Life is for living. Don’t wait. Go out and live it!
As I write this, Aliza and I are still doing the switch from Pesaẖ dishes to ẖametz dishes, even though Pesaẖ ended more than just a day or two ago. True that it’s a big job and we lead busy lives, but that’s not the only reason it takes us so long. Our Pesaẖ involves more than dishes—we have Egyptian bobble head dolls that we use for place cards; props for Had Gadya, the four sons, the ten plagues; Pharoah masks and headdresses; saltwater dishes made by the kids when they were little; a cross-stitched pillowcase with the full Mah Nishtana embroidered by my late mother; Haggadot of all shapes and sizes with meaningful extra inserts that we’ve collected over the years. In short, our Pesaẖ is filled with colour and fun and ridiculous paraphernalia which help us create more memories with the people at our Seder. We cherish Pesaẖ, the smells, the sounds, the tastes, the family and friends around us. We’re not in a hurry for it to end.
One Pesaẖ when I was seven years old, I was misbehaving at the Seder table. The hour was very late and my mother sent me up to bed before the Seder was finished. I lay in my bed listening to the guests downstairs singing Adir Hu and Ki Lo Na’eh and I cried myself to sleep, thinking how it would be an entire year before I got to hear again those wonderful songs which were the glorious sounds of Pesaẖ.
Aliza told me that in shul this year on the final morning of Pesaẖ, when our Beth Tzedec Singers and I started singing Adon Olam to the tune of Adir Hu, she got a lump in her throat as she thought of having to wait another year for the return of Pesaẖ.
Her sadness at the end of the festival, though, was different from mine at age seven. At this stage of our adult lives, the anticipation from year to year takes on a much more poignant tone. As I grow older, I realize how fragile we are and how quickly life passes us by. With each passing year and festival, I become devastatingly aware of how precious our time together is and how we must cherish opportunities to be with our loved ones.
I have a similar feeling each autumn as we put away our sukkah decorations (again, a week or two after Sukkot). Each decoration conjures a happy memory, and as we place things in storage boxes for safekeeping, these happy memories become bittersweet. I can’t help but wonder who will still be with us in a year when I next unwrap these baubles.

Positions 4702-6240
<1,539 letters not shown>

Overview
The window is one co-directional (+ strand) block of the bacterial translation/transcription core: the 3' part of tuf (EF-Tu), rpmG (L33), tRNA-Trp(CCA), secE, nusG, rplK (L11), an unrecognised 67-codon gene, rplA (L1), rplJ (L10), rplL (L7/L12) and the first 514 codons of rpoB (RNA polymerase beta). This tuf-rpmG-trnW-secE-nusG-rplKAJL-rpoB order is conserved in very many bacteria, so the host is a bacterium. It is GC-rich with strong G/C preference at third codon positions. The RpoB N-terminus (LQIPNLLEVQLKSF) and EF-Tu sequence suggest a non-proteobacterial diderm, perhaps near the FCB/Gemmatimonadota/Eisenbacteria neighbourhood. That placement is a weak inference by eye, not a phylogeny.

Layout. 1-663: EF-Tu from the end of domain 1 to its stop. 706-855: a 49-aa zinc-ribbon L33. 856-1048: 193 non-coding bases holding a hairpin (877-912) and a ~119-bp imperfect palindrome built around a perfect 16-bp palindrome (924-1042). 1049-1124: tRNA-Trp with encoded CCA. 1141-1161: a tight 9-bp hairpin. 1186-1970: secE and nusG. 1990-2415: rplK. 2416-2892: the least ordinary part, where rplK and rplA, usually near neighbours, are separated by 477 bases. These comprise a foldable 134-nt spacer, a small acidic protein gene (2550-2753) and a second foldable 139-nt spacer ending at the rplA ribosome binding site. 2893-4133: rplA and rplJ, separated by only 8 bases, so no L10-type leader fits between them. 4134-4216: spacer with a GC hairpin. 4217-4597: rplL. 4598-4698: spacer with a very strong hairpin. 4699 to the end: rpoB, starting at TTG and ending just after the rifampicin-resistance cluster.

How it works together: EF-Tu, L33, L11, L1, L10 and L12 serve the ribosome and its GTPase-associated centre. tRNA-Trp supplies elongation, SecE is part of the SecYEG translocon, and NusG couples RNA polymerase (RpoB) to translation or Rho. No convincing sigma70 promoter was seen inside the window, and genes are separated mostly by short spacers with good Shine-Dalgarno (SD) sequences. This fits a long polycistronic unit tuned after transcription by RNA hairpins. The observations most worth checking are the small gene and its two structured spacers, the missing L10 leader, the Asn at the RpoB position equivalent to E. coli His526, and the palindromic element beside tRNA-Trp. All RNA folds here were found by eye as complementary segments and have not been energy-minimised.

Perhaps I’m deeply introspective about the value of life because we are now (as I write this) in the weeks of Yom Hashoah and Yom Hazikaron, two more events that further remind me of how fleeting life is. My own parents, both Holocaust survivors, are no longer with me, although I feel their spirit constantly and find myself talking about them so often that Aliza, who never met them, feels she knows them intimately. And as much as I enjoy making mother-in-law jokes, I’m actually very grateful to have in-laws such as mine, two people who personify the adage Carpe Diem, Seize the Day. They’re currently away for a month of travelling, something they do as often as they can because, as they say, you have to live while you can.
They hope to join us this summer when we lead our Musical Journey to England. Interestingly, the trip was completely sold out, and suddenly within a blink of an eye, a couple of families cancelled for medical reasons. I pray for a refuah sheleimah for these would-be travelers, but their cancelling only further emphasizes my point and the motto of my parents-in-law. Life is for living and we have to live while we can.
I hope some of you will join us on our trip. Even if you’ve been there before, you’ve never seen England like this! We have organized so many special moments, and if you ask anyone who’s traveled with us in the past, you’ll be told that it’s laughter and tears with music throughout.
Life is for living. Don’t wait. Go out and live it! Have a wonderful summer.